Here are some things I do to ensure I stick to my goals:
- Think about your goals all of the time. Wake up and think about them. Think about them drinking your coffee. Think about them driving. Print out your goals on a piece of paper and take them with you wherever you go. Whenever you have a spare minute, review them and mentally imagine them being successfully completed. Dream up just how good you want it to be and then follow through.
- Make lists. One of the things I fill out every night is a plan for the next day which has blocks available for scheduling activities and contacts, along with the major objectives that I want to achieve. By filling it out the night before, it both clarifies the goal and programs your brain to think about it while you are sleeping. Once you wake up you will be ready to get into action immediately. This is a very helpful practice.
- Journaling. Start to use a journal on a daily basis. And have specific things that you journal about, make it structured. Most people journal like “Well I had a good day today and X Y and Z happened.” It’s better to journal in terms of your goals. Have a structure and stick to it. Ask yourself how well you’re doing on your goals, every day. Where in your time line to get your goal are you?
- Routines. Get in a routine of doing personal development every day. It’s the most important part of your day. Personally I prefer very early in the morning (like 6am) but some people work also well at night. If you can do it at night and stick to it, then fine. Otherwise schedule it when you know you’ll follow through.
- Map out your goal completely and continue to map it out as you go. Review the goal constantly and update it. This is easy for guys who for example have a weight training schedule, you’re always moving up in how much you can handle. It’s continuous. Do that with all of your goals.
- Time trials. Steve Pavlina recommends doing 30-day trials in which you adopt a behavior pattern for only 30 days. This is a great approach that represents chunking down and time blocking.
- Organize as much as you can. It’s possible that it’s just me, but I feel much more motivated when I know exactly where everything is and what is going to happen. To give you an idea, right now I have a stackable inbox in my office on 4 different shelves; I have a filing cabinet and an expandable folder. I use Appigo’s ToDo app for my iPhone to schedule everything I need to do (”next action items”) and I have a calendar on there of what I expect to have happen.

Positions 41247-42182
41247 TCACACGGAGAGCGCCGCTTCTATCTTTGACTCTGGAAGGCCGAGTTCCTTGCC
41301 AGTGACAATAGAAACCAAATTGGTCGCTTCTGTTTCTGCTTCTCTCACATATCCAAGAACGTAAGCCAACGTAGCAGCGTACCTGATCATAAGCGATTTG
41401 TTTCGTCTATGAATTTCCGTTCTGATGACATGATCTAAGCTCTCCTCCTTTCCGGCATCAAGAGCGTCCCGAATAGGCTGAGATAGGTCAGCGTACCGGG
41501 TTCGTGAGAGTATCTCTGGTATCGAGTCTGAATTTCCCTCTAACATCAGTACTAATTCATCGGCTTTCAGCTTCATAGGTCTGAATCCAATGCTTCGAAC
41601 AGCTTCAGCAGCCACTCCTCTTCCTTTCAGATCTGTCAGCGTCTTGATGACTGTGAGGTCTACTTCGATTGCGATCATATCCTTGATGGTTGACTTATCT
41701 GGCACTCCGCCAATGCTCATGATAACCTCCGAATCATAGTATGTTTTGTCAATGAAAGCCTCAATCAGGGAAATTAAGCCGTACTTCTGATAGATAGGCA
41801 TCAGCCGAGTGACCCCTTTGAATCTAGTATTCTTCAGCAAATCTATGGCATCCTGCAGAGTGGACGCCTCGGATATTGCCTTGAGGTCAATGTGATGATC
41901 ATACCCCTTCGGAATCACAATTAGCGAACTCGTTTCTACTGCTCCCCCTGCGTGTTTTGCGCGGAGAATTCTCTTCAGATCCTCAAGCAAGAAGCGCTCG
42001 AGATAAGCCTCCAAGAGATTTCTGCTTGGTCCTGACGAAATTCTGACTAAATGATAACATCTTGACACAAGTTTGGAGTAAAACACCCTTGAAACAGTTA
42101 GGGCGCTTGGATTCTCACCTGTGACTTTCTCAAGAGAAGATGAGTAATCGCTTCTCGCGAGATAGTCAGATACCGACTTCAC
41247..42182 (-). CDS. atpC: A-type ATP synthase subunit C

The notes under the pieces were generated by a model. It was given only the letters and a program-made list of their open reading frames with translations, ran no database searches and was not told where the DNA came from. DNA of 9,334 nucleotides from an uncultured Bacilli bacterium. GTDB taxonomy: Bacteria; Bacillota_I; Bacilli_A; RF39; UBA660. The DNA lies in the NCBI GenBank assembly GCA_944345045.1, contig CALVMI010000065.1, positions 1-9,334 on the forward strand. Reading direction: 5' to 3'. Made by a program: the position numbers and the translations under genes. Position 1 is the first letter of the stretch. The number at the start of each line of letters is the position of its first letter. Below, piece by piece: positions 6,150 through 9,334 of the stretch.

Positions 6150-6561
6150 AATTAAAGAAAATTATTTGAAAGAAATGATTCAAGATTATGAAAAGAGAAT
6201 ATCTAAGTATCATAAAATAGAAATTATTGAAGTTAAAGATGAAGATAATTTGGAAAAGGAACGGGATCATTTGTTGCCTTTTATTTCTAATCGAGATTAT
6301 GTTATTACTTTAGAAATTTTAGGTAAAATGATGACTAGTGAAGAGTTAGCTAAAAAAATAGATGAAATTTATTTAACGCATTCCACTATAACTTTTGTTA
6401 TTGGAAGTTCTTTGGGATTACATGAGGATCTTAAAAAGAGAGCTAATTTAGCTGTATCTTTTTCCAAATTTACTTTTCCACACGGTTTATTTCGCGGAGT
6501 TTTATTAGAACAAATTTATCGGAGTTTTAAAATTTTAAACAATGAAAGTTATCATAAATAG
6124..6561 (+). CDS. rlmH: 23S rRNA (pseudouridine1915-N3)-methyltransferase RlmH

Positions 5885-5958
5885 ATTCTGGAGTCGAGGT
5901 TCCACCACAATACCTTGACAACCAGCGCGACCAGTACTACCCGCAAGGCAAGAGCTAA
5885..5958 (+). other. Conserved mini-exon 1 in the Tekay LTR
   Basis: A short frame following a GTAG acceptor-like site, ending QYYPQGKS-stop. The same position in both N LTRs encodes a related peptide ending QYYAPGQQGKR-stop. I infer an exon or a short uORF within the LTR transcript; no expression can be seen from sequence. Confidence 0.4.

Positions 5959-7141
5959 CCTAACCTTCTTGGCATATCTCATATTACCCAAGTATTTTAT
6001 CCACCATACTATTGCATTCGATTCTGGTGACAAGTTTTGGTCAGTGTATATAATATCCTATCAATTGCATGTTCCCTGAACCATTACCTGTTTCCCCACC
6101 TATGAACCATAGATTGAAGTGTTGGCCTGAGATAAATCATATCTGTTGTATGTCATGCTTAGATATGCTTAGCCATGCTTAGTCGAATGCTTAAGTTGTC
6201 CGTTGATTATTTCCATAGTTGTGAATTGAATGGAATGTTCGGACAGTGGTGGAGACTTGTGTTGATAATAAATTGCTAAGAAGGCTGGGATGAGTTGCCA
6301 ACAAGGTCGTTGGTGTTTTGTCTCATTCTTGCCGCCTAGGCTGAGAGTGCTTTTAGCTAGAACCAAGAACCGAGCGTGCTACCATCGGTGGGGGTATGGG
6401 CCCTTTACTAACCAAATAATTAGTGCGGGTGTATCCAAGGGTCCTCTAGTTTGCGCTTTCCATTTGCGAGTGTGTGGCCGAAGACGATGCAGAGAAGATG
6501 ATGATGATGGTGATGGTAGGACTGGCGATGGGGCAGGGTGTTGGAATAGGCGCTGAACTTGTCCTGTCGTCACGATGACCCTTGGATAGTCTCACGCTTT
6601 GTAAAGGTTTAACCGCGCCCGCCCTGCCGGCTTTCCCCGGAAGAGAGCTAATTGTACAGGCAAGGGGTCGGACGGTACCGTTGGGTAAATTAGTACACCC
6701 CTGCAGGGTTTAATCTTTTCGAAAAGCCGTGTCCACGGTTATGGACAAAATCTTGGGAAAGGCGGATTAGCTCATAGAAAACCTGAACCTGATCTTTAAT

I also have a tickler file, a bunch of virtual documents, and different notebooks filled with information and things to remember about the most important subjects. My organizational system has developed over years of practice, so you don’t have to start like I am all at once. Gradually build it up and get a workable system. That’s what you want to develop.
- Think long-term. Have a running list of the things you want to accomplish this week, this month, and this year. Most people only do daily planners, but how can you possibly make a plan for your day without knowing what you ultimately want to achieve? Make long-term goals and review them. Review your monthly goals once a week, and your weekly goals once a day. Make a routine out of it and you will be solid.
- Clean off your desk constantly and consistently. I don’t know about you but my desk is clean for about 30 minutes. Develop the habit of continuing to clean it. Before you leave the office or go to bed, clean off your tables and desks. When you return you’ll be more inclined for productivity because you can work easier.
- Put reminders of your goal everywhere. If you work at a computer, put a note on your computer monitor. If you have a bathroom, put your goals right where you can look at them when you have nothing else to do. Hold a copy of your goals with you at all times.
- Use time blocking. If you hesitate even slightly about starting on a new project, give yourself only five minutes to start it. When you know that you will only have to work for five minutes in order to make some progress, it becomes much more likely that you will follow through. It’s important to train yourself to just get started on whatever it is. Ask the question, “What is the very next physical or mental action that needs to happen on this for me to get completion?”
- Take action. Your subconscious mind only believes what you put into action. Conscious mind chatter is going on all the time and while you might think that your thoughts are important, there is a part of you that only believes what you actually do. When you put your ideas into action, you make it much more likely that you will stick to them. There’s a big difference between knowing what to do and actually doing it. If you aren’t in action, you don’t know it. You might understand it, but you don’t know it.
In summary, use what works for you. I’ve found that sticking to your goals requires some discipline and stiff upper lip, but it also requires flexibility.
The main thing to remember is to persist through your hurdles and keep going even when you think it’s not working and you are getting no external rewards. Most people quit when they are right of the doorstep of achieving their goals. Persistence in the face of adversity is the sign of a master. Being persistent yet flexible is not easy but it will teach you life lessons that are as important as the goal itself. If you follow my suggestions, you’ll find that your goals are getting met faster and with more clarity.